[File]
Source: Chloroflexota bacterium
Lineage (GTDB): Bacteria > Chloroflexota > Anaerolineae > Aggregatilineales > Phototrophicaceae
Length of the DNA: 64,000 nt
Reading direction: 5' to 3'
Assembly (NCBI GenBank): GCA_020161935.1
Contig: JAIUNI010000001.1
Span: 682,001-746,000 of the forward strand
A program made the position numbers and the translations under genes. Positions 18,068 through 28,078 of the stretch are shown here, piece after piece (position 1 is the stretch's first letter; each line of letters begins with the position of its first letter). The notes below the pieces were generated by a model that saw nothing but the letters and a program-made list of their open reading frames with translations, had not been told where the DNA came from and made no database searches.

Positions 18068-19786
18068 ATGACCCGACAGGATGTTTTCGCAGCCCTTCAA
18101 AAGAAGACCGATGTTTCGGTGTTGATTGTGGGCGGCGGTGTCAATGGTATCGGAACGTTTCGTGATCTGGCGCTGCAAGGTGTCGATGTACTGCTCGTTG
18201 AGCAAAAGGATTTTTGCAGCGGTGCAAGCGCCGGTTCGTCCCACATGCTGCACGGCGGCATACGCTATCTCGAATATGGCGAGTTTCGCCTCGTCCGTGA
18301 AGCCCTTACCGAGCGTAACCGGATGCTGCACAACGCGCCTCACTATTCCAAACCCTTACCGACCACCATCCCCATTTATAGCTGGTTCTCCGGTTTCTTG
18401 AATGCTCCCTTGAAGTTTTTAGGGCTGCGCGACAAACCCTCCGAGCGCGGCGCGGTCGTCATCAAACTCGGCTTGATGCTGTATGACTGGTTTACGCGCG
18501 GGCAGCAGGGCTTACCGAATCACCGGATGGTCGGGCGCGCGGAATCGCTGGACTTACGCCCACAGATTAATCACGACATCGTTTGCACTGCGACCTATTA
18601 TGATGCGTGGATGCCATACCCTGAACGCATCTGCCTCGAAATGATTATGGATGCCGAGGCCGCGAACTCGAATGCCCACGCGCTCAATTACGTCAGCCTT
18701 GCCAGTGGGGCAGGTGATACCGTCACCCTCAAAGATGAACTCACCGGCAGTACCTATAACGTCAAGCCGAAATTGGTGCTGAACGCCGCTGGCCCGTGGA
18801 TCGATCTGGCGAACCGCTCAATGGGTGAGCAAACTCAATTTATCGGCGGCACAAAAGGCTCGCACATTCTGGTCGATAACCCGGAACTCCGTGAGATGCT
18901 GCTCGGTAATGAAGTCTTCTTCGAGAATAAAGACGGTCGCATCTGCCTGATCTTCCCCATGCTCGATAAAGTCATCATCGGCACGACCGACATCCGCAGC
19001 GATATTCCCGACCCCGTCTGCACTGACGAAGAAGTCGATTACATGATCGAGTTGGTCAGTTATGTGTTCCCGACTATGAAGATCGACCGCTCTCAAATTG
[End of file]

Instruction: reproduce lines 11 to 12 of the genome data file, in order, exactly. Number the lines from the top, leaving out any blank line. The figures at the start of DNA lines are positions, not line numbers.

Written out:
18101 AAGAAGACCGATGTTTCGGTGTTGATTGTGGGCGGCGGTGTCAATGGTATCGGAACGTTTCGTGATCTGGCGCTGCAAGGTGTCGATGTACTGCTCGTTG
18201 AGCAAAAGGATTTTTGCAGCGGTGCAAGCGCCGGTTCGTCCCACATGCTGCACGGCGGCATACGCTATCTCGAATATGGCGAGTTTCGCCTCGTCCGTGA